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Wool4School

AWI continues to help educate the next generation about the unique and natural benefits of Australian wool.

For each of the past five years, high school students across Australia have been encouraged to put pencil to paper and take part in a real life fashion design experience using Merino wool fabrics as part of the Wool4School project.

The project offers a rewarding and cutting-edge design experience without students actually having to make the garment. The initiative is planned by teachers and textile experts in-line with the school curriculum.

2016 Wool4School

For Wool4School in 2016, AWI is asking Australian school students to design an innovative and creative sport outfit that conveys the Aussie team spirit.

Open to students in years 7, 8, 9, 10 and 11, Wool4School sets the challenge to design an original outfit made from one of the world’s most innovative and natural fibres - Australian Merino wool - and go in the running to win part of $10,000 worth of prizes.

Teachers and students are now invited to register for this real life fashion design experience through the website www.wool4school.com and in doing so utilise the significant classroom resources associated with the project.

How to get involved

Woolgrowers and parents: Contact your local high school and encourage them to get involved in the Wool4School program. Information for schools and teachers is available at www.wool4school.com

Year 7-11 teachers: Simply register your school and year groups at www.wool4school.com to receive a free teachers’ resource pack including Merino wool samples, videos lesson plans and for the classroom.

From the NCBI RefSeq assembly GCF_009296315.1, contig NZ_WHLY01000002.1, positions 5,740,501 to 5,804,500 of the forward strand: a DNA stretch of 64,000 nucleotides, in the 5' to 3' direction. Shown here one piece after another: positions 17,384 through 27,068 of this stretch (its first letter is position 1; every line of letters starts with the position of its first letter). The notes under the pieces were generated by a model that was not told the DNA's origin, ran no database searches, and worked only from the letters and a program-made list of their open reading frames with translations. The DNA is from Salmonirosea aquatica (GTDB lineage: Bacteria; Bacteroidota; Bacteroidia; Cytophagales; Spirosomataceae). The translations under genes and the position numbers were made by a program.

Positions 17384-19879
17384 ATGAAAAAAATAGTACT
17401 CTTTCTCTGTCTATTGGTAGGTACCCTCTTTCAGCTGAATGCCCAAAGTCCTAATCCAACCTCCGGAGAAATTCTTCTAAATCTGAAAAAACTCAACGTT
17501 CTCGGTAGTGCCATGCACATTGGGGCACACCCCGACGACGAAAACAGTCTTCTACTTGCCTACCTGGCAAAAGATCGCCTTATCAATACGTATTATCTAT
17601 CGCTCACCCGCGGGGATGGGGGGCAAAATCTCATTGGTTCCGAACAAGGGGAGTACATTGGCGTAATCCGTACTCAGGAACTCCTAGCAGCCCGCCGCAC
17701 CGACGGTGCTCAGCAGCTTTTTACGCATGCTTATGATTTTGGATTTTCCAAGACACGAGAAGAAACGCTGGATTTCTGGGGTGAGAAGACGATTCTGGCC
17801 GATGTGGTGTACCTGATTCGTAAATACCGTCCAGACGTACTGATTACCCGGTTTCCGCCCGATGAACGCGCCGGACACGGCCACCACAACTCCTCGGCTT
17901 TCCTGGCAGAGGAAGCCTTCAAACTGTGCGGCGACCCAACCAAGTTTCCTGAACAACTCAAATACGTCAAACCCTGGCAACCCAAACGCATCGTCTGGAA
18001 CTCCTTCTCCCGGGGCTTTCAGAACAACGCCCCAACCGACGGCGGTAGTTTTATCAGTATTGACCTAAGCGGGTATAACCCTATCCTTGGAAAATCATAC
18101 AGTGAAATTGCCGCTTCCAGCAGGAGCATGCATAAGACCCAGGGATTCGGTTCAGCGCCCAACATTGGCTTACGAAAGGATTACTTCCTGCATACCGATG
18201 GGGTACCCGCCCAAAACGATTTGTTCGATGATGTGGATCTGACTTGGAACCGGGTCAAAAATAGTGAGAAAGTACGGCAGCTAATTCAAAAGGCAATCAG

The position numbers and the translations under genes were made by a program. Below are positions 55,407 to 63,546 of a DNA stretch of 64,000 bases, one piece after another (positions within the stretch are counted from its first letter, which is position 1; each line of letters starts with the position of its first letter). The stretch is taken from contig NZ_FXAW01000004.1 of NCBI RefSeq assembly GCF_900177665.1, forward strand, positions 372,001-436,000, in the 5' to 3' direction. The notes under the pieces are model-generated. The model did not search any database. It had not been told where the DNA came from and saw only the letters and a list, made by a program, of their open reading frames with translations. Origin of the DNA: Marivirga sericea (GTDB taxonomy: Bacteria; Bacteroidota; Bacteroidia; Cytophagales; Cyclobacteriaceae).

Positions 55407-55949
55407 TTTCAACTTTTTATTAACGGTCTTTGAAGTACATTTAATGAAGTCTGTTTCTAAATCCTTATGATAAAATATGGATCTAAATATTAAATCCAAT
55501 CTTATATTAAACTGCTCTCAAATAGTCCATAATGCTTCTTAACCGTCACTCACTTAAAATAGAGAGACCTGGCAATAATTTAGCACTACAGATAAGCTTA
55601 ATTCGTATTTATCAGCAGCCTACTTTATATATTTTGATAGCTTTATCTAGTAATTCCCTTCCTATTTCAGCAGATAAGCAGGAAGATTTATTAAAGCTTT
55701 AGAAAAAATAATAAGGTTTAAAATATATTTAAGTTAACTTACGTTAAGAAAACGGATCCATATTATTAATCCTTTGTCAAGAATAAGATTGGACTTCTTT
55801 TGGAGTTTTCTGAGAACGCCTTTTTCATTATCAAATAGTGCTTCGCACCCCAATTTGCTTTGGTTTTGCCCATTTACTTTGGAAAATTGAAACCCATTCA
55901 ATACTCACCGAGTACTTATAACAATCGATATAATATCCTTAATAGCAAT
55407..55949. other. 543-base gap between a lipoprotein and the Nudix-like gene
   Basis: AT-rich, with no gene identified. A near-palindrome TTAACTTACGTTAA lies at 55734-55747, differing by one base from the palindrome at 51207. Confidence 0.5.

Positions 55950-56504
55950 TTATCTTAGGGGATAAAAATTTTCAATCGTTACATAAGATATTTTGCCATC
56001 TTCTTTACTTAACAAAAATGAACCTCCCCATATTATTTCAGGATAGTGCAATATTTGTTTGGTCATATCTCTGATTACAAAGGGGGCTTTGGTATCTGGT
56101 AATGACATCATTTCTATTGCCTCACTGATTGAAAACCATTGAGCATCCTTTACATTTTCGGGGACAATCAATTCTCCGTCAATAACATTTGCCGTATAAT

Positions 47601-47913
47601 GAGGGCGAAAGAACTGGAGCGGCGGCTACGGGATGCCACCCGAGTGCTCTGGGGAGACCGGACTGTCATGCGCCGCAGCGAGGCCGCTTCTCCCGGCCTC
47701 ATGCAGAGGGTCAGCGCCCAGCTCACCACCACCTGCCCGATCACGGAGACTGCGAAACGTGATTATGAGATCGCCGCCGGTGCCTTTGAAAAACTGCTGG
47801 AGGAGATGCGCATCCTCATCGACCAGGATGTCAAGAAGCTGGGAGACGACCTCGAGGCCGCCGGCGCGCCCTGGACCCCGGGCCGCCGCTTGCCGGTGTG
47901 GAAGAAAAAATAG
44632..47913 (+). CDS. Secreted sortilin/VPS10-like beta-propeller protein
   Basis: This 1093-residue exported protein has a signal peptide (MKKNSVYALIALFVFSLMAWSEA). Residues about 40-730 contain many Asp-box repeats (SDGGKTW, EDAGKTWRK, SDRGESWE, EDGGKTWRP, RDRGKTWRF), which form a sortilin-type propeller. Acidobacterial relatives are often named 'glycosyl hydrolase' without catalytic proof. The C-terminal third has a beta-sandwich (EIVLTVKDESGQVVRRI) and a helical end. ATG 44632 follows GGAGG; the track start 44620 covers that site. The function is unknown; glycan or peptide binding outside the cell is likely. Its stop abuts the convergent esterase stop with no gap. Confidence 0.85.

Year 7-11 students: Learn more about the exciting competition at www.wool4school.com and talk to your teacher about getting involved.

Key dates:
Registrations close: 31 May 2016
Submissions open: 1 June 2016

Submissions close:
Years 7 & 8: 19 July 2016
Years 9 & 10: 26 July 2016
Years 11 & teachers: 2 August 2016

2015 Wool4School

In 2015, Wool4School launched with an international theme of Live Life Love Wool. Secondary students from year 7 to 11 designed wool garments they would like to wear on a trip to one of five major city destinations. With an extensive resource library and free samples of both knitted and woven fabric for the classroom, students dreamt of visiting Paris, New York, New Dehli, Moscow or Tokyo wearing wool in various forms.

Wool4School in 2015 involved 10,000 registered students from across 700 Australian schools. The quality of the 1100 final entries submitted was exceptional according to the judging panel and the number of final entries represents an eight per cent increase on last year.

The winner was student Ben Colvin from SCECGS Redlands School in New South Wales who created an outstanding design that was innovative, contemporary and well-constructed.

View the entries of the winning students and see the names of the finalists from each state.

2014 Wool4School

In 2014, Wool4School offered a wonderful opportunity with the design theme "50 years of fashion", recognising half a century since the creation of the world's most loved fibre brand, the Woolmark brand.